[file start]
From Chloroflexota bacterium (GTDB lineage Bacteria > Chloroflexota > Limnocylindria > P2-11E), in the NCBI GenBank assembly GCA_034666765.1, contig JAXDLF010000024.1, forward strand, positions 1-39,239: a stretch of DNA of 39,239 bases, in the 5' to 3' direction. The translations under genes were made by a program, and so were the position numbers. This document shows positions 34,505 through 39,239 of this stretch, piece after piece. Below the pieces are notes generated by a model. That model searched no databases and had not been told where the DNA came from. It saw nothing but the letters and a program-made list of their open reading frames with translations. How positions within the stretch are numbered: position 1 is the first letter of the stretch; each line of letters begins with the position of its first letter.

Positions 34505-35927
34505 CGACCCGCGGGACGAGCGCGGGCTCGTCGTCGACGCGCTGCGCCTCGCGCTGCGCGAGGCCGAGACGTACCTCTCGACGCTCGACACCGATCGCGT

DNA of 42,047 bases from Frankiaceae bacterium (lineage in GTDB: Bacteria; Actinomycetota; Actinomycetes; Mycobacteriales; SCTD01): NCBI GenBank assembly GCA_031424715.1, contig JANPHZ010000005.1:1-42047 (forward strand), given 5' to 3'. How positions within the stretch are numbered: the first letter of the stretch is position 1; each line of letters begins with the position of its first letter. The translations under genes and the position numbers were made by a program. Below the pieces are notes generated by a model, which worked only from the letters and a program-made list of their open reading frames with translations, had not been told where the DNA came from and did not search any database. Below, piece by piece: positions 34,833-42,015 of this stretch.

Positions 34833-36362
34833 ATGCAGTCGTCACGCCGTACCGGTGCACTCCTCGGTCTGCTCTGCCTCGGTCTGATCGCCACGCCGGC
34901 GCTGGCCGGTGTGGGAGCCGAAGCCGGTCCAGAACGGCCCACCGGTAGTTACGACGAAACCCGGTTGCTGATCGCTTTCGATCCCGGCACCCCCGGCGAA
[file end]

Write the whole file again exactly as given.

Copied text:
From Chloroflexota bacterium (GTDB lineage Bacteria > Chloroflexota > Limnocylindria > P2-11E), in the NCBI GenBank assembly GCA_034666765.1, contig JAXDLF010000024.1, forward strand, positions 1-39,239: a stretch of DNA of 39,239 bases, in the 5' to 3' direction. The translations under genes were made by a program, and so were the position numbers. This document shows positions 34,505 through 39,239 of this stretch, piece after piece. Below the pieces are notes generated by a model. That model searched no databases and had not been told where the DNA came from. It saw nothing but the letters and a program-made list of their open reading frames with translations. How positions within the stretch are numbered: position 1 is the first letter of the stretch; each line of letters begins with the position of its first letter.

Positions 34505-35927
34505 CGACCCGCGGGACGAGCGCGGGCTCGTCGTCGACGCGCTGCGCCTCGCGCTGCGCGAGGCCGAGACGTACCTCTCGACGCTCGACACCGATCGCGT

DNA of 42,047 bases from Frankiaceae bacterium (lineage in GTDB: Bacteria; Actinomycetota; Actinomycetes; Mycobacteriales; SCTD01): NCBI GenBank assembly GCA_031424715.1, contig JANPHZ010000005.1:1-42047 (forward strand), given 5' to 3'. How positions within the stretch are numbered: the first letter of the stretch is position 1; each line of letters begins with the position of its first letter. The translations under genes and the position numbers were made by a program. Below the pieces are notes generated by a model, which worked only from the letters and a program-made list of their open reading frames with translations, had not been told where the DNA came from and did not search any database. Below, piece by piece: positions 34,833-42,015 of this stretch.

Positions 34833-36362
34833 ATGCAGTCGTCACGCCGTACCGGTGCACTCCTCGGTCTGCTCTGCCTCGGTCTGATCGCCACGCCGGC
34901 GCTGGCCGGTGTGGGAGCCGAAGCCGGTCCAGAACGGCCCACCGGTAGTTACGACGAAACCCGGTTGCTGATCGCTTTCGATCCCGGCACCCCCGGCGAA